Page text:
IDEAS home Printed from
   My bibliography  Save this paper

Sample Selection Bias As a Specification Error (with an Application to the Estimation of Labor Supply Functions)


  • James J. Heckman


In this paper, I present a simple characterization of the sample selection bias problem that is also applicable to the conceptually distinct econometric problems that arise from truncated samples and from models with limited dependent variables. The problem of sample selection bias is fit within the conventional specification error framework of Griliches and Theil. A simple estimator is discussed that enables analysts to utilize ordinary regression methods to estimate models free of selection bias. The techniques discussed here are applied to re-estimate and test a model of female labor supply developed by the author. (1974). This paper is in three parts. In the first section, selection bias is presented within the specification error framework. In this section, general distributional assumptions are maintained. In section two, specific results are presented for the case of normal regression disturbances. Simple estimators are proposed and discussed. In the third section, empirical results are presented.

Suggested Citation

  • James J. Heckman, 1977. "Sample Selection Bias As a Specification Error (with an Application to the Estimation of Labor Supply Functions)," NBER Working Papers 0172, National Bureau of Economic Research, Inc.
  • Handle: RePEc:nbr:nberwo:0172

    Download full text from publisher

    File URL:
    Download Restriction: no

    References listed on IDEAS

    1. Cragg, John G, 1971. "Some Statistical Models for Limited Dependent Variables with Application to the Demand for Durable Goods," Econometrica, Econometric Society, vol. 39(5), pages 829-844, September.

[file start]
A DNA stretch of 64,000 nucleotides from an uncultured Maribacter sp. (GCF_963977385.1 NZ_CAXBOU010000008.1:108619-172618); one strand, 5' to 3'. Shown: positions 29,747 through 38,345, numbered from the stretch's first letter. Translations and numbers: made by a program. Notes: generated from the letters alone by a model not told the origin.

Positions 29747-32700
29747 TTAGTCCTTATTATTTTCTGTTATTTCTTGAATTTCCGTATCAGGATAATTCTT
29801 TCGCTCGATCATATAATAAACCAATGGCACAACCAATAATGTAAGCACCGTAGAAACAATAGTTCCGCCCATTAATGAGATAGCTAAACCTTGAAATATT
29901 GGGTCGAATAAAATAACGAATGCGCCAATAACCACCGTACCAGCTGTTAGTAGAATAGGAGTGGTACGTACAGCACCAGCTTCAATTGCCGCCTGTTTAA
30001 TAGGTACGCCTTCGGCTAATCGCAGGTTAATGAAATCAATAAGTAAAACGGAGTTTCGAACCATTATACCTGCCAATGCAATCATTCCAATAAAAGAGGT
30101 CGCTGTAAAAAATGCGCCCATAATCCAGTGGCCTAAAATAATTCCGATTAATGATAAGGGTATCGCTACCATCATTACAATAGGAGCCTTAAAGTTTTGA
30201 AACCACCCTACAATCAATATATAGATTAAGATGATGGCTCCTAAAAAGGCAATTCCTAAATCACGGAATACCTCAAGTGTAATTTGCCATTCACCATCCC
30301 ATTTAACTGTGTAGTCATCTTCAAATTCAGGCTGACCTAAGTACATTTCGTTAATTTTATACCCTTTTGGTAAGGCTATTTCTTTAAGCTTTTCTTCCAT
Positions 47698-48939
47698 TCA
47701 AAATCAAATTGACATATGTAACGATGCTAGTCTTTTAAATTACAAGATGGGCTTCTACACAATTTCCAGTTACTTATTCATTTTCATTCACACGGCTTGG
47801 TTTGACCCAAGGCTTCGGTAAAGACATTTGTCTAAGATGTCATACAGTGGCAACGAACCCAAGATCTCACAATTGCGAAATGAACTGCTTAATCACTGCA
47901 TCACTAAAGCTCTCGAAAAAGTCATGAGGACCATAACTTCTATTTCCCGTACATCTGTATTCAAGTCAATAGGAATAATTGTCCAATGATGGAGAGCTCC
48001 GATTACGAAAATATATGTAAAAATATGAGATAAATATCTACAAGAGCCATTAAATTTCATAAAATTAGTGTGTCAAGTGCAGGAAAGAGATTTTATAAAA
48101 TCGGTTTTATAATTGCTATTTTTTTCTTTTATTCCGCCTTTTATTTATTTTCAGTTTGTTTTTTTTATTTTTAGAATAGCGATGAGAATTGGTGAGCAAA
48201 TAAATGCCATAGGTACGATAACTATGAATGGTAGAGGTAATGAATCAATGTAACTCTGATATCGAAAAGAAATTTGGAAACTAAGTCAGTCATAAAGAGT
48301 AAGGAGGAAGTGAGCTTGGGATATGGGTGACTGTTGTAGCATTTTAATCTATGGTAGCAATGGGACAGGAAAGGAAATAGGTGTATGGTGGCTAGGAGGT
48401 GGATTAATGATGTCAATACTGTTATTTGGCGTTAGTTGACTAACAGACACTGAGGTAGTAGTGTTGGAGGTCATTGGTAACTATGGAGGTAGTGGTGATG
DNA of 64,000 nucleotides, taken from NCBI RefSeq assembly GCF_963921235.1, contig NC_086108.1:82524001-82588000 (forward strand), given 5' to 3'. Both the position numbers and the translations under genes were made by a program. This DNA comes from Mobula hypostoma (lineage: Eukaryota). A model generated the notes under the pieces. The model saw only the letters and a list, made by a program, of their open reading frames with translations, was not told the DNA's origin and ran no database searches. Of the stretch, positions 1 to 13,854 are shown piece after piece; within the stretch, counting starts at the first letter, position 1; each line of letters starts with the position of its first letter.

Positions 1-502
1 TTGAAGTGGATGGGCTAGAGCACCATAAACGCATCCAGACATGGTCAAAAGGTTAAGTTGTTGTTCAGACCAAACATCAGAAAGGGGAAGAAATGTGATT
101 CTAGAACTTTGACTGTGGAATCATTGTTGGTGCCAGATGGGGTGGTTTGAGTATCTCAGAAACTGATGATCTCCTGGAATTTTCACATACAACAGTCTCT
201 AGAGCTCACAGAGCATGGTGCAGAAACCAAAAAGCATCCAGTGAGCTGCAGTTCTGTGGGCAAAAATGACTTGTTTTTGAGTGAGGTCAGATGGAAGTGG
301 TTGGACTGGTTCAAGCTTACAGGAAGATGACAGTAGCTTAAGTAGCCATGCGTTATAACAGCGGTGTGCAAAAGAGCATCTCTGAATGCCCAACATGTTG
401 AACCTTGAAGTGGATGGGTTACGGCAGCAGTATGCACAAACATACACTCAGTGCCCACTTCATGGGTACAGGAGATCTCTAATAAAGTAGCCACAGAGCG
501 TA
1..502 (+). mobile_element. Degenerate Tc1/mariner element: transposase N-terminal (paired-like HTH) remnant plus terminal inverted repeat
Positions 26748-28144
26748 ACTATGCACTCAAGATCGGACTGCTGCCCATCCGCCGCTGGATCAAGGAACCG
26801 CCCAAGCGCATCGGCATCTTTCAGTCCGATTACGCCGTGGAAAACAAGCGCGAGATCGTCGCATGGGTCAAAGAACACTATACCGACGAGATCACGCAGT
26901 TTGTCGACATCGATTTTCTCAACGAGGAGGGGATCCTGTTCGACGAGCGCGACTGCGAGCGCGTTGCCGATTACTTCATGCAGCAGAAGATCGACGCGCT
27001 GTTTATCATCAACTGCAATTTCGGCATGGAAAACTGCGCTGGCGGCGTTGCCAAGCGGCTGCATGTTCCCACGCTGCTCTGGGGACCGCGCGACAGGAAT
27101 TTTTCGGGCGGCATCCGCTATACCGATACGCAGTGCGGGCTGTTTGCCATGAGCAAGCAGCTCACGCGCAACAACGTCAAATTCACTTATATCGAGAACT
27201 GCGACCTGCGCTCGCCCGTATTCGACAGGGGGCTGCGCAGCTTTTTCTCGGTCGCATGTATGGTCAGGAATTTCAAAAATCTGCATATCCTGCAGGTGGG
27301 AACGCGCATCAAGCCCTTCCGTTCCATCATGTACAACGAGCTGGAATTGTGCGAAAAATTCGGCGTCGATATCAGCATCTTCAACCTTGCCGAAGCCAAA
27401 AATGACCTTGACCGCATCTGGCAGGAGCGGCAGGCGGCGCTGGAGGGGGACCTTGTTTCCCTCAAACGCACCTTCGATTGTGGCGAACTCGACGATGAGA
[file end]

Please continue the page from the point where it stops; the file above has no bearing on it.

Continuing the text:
2. Amemiya, Takeshi, 1974. "Multivariate Regression and Simultaneous Equation Models when the Dependent Variables Are Truncated Normal," Econometrica, Econometric Society, vol. 42(6), pages 999-1012, November.
    3. Becker, Gary S, 1974. "A Theory of Marriage: Part II," Journal of Political Economy, University of Chicago Press, vol. 82(2), pages 11-26, Part II, .
    4. Reuben Gronau, 1974. "The Effect of Children on the Housewife's Value of Time," NBER Chapters,in: Economics of the Family: Marriage, Children, and Human Capital, pages 457-490 National Bureau of Economic Research, Inc.
    5. Heckman, James J, 1974. "Shadow Prices, Market Wages, and Labor Supply," Econometrica, Econometric Society, vol. 42(4), pages 679-694, July.
    6. Rosen, Harvey S, 1976. "Taxes in a Labor Supply Model with Joint Wage-Hours Determination," Econometrica, Econometric Society, vol. 44(3), pages 485-507, May.
    7. Lewis, H Gregg, 1974. "Comments on Selectivity Biases in Wage Comparisons," Journal of Political Economy, University of Chicago Press, vol. 82(6), pages 1145-1155, Nov.-Dec..
    Full references (including those not matched with items on IDEAS)


    Citations are extracted by the CitEc Project, subscribe to its RSS feed for this item.

    Cited by:

    1. repec:nbr:nberch:14021 is not listed on IDEAS
    2. Littell, Julia H., 1997. "Effects of the duration, intensity, and breadth of family preservation services: A new analysis of data from the illinois family first experiment," Children and Youth Services Review, Elsevier, vol. 19(1-2), pages 17-39.